Family Ties and Political Participation

27 Pages Posted: 30 Apr 2009

See all articles by Alberto F. Alesina

Alberto F. Alesina

Harvard University - Department of Economics; Centre for Economic Policy Research (CEPR); National Bureau of Economic Research (NBER)

Paola Giuliano

University of California, Los Angeles (UCLA) - Anderson School of Management; National Bureau of Economic Research (NBER); Centre for Economic Policy Research (CEPR); IZA Institute of Labor Economics

Multiple version iconThere are 3 versions of this paper

Date Written: May 1, 2009

Abstract

We establish an inverse relationship between family ties, generalized trust and political participation. The more individuals rely on the family as a provider of services, insurance, transfer of resources, the lower is civic engagement and political participation. The latter, together with trust, are part of what is known as social capital, therefore in this paper we contribute to the investigation of the origin and evolution of social capital over time. We establish these results using within country evidence and looking at the behavior of immigrants from various countries in 32 different destination places.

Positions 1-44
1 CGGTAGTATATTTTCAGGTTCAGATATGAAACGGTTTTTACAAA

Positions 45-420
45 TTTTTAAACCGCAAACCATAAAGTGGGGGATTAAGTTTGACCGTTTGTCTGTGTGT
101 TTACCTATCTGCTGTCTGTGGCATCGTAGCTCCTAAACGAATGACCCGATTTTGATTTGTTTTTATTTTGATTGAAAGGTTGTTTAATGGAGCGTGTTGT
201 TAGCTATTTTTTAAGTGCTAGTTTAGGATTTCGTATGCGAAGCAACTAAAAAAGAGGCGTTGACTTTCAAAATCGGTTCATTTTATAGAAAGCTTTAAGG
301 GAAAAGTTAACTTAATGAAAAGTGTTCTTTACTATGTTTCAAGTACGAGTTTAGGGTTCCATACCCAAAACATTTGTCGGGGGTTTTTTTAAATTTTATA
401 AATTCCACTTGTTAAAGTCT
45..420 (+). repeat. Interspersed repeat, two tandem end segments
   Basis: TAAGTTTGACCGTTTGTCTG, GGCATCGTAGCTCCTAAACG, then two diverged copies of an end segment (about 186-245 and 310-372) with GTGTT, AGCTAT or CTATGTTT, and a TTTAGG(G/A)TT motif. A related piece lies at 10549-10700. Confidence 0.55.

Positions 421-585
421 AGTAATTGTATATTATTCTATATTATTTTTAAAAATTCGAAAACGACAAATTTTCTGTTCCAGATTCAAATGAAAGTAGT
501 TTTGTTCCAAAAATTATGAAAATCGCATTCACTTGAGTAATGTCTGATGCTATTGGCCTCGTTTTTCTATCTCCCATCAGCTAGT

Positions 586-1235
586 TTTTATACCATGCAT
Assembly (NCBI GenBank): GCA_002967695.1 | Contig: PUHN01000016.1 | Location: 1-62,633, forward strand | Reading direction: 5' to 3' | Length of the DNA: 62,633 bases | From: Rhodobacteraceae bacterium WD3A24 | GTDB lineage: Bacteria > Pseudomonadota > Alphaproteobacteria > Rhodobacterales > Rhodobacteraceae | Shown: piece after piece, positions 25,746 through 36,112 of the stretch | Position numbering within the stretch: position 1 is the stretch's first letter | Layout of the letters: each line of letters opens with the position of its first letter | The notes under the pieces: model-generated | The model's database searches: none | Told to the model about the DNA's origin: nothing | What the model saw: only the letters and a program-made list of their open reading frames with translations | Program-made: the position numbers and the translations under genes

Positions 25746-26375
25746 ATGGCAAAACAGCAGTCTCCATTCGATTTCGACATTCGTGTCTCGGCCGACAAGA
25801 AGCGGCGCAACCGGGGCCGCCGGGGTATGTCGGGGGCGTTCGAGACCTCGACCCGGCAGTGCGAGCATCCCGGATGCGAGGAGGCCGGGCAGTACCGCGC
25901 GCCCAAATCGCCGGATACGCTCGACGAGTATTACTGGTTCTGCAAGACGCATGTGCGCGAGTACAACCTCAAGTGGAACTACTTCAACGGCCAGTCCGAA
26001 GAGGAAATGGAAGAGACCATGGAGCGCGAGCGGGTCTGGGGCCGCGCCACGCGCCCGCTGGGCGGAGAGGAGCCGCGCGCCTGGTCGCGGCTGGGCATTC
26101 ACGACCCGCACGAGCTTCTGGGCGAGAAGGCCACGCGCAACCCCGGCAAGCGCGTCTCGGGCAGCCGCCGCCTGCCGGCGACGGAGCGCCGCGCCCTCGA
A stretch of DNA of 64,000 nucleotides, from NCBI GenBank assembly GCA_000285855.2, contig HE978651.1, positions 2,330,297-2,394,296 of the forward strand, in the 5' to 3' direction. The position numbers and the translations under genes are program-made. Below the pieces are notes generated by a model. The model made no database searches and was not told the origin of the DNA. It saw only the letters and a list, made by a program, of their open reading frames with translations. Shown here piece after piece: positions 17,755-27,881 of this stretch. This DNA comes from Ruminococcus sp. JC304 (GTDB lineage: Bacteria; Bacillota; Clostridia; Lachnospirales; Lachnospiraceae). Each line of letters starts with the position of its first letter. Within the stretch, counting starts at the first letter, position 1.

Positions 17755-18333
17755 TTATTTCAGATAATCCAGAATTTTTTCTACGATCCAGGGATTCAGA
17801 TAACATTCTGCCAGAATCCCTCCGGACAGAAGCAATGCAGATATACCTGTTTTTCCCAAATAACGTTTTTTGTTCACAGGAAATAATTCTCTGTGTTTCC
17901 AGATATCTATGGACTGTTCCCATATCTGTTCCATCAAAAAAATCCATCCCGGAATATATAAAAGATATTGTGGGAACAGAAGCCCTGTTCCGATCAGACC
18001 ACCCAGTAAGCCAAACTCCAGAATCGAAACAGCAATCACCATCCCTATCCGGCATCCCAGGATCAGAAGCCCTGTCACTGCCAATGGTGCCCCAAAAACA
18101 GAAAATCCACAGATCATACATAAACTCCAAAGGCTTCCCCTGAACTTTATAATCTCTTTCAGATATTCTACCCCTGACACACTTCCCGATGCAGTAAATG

Suggested Citation

Alesina, Alberto F. and Giuliano, Paola, Family Ties and Political Participation (May 1, 2009). Harvard Institute of Economic Research Discussion Paper No. 2171. Available at SSRN: https://ssrn.com/abstract=1397173 or http://dx.doi.org/10.2139/ssrn.1397173

Alberto F. Alesina

Harvard University - Department of Economics ( email )

Littauer Center
Cambridge, MA 02138
United States
617-495-8388 (Phone)
617-495-7730 (Fax)

Centre for Economic Policy Research (CEPR)

London
United Kingdom

National Bureau of Economic Research (NBER)

1050 Massachusetts Avenue
Cambridge, MA 02138
United States

Paola Giuliano (Contact Author)

University of California, Los Angeles (UCLA) - Anderson School of Management ( email )

110 Westwood Plaza
Los Angeles, CA 90095-1481
United States

National Bureau of Economic Research (NBER) ( email )

1050 Massachusetts Avenue
Cambridge, MA 02138
United States

Centre for Economic Policy Research (CEPR) ( email )

London
United Kingdom

IZA Institute of Labor Economics

P.O. Box 7240
Bonn, D-53072
Germany

Register to save articles to
your library

Register

Paper statistics

Downloads
99
Abstract Views
710
rank
156,535
PlumX Metrics